Temperature dependence of calcite dissolution kinetics in seawater

Knowledge of calcite dissolution kinetics in seawater is a critical component of our understanding of the changing global carbon budget. Towards this goal, we provide the first measurements of the temperature dependence of calcite dissolution kinetics in seawater. We measured the dissolution rates of 13C-labeled calcite in seawater at 5, 12, 21, and 37°C across the full range of saturation states (0 < Ω = <span id="MathJax-Element-1-Frame" class="MathJax_SVG" style="box-sizing: border-box; margin: 0px; padding: 0px; display: inline-block; font-style: normal; font-weight: normal; line-height: normal; font-size: 14.4px; text-indent: 0px; text-align: left; text-transform: none; letter-spacing: normal; word-spacing: normal; overflow-wrap: normal; white-space: nowrap; float: none; direction: ltr; max-width: none; max-height: none; min-width: 0px; min-height: 0px; border: 0px; position: relative;" tabindex="0" role="presentation" data-mathml="Ca2+[CO32-]Ksp'”>Ca2+[CO32-]Ksp’< 1). We show that the dissolution rate is non-linearly dependent on Ω and that the degree of non-linearity both increases with temperature, and changes abruptly at “critical” saturation states (Ωcrit). The traditional exponential rate law most often utilized in the oceanographic community, R=k(1-Ω)n, requires different fits to k and n depending upon the degree of undersaturation. Though we calculate a similar activation energy to other studies far from equilibrium (25±2 kJ/mol), the exponential rate law could not be used to mechanistically explain our near equilibrium results. We turn to an alternative framework, derived from crystal nucleation theory, and find that our results are consistent with calcite dissolution kinetics in seawater being set by the retreat of pre-existing edges/steps from Ω=1-0.9, defect-assisted etch pit formation from Ω=0.9-0.75, and finally homogenous etch pit formation from Ω=0.75-0. The Ωcrits for each mechanism are shifted significantly closer to equilibrium than they occur in dilute solutions, such that ocean acidification may cause marine carbonates to enter faster dissolution regimes more readily than would be expected from previous studies. We use the observed temperature dependence for each dissolution mechanism to calculate step kinetic coefficients (β, cm/s), densities of active nucleation sites (ns, sites/m2), and step edge free energies (α, mJ/m2). Homogenous dissolution is well explained within the surface nucleation framework, but defect-assisted dissolution is not. Dissolution is initiated via step-propagation at all temperatures, but the defect-assisted mechanism is skipped over at 5°C, potentially due to a lack of nucleation sites. The surface nucleation framework enhances our understanding of calcite dissolution in seawater, but our results suggest that a complete theory will also need to incorporate the role of solution/surface speciation and complexation.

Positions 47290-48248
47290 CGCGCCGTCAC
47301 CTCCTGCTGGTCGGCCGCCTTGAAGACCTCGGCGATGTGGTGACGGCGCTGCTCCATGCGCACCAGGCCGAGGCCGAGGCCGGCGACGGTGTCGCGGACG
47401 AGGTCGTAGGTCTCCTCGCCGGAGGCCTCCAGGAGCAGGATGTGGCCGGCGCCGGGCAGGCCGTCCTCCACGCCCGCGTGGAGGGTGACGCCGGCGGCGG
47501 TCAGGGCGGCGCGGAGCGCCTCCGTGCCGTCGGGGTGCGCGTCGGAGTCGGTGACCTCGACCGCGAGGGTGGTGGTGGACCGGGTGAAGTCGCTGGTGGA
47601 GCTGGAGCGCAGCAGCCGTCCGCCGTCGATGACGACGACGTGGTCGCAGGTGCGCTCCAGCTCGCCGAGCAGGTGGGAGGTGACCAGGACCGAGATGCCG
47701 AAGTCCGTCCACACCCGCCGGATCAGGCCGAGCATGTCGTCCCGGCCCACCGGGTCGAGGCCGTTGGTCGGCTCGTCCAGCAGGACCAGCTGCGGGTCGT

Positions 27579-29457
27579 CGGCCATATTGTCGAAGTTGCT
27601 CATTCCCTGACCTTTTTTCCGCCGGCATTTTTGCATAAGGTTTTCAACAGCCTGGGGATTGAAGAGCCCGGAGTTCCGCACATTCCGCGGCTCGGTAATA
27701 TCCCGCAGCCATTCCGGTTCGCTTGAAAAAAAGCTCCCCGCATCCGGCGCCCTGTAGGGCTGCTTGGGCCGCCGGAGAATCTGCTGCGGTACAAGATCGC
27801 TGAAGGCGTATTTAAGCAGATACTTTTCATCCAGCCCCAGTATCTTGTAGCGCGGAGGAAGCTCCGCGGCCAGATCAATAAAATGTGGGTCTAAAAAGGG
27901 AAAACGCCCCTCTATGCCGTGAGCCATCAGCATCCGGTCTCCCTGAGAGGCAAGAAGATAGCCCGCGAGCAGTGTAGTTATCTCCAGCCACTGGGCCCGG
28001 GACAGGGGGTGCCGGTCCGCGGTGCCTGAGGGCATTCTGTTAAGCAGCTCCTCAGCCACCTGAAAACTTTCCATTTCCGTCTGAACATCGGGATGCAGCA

Naviaux J. D., Subhas A. V., Rollins N. E., Dong S., Berelson W. M., Adkins J. F., in press. Temperature dependence of calcite dissolution kinetics in seawater. Geochimica et Cosmochimica Acta. Article (subscription required).

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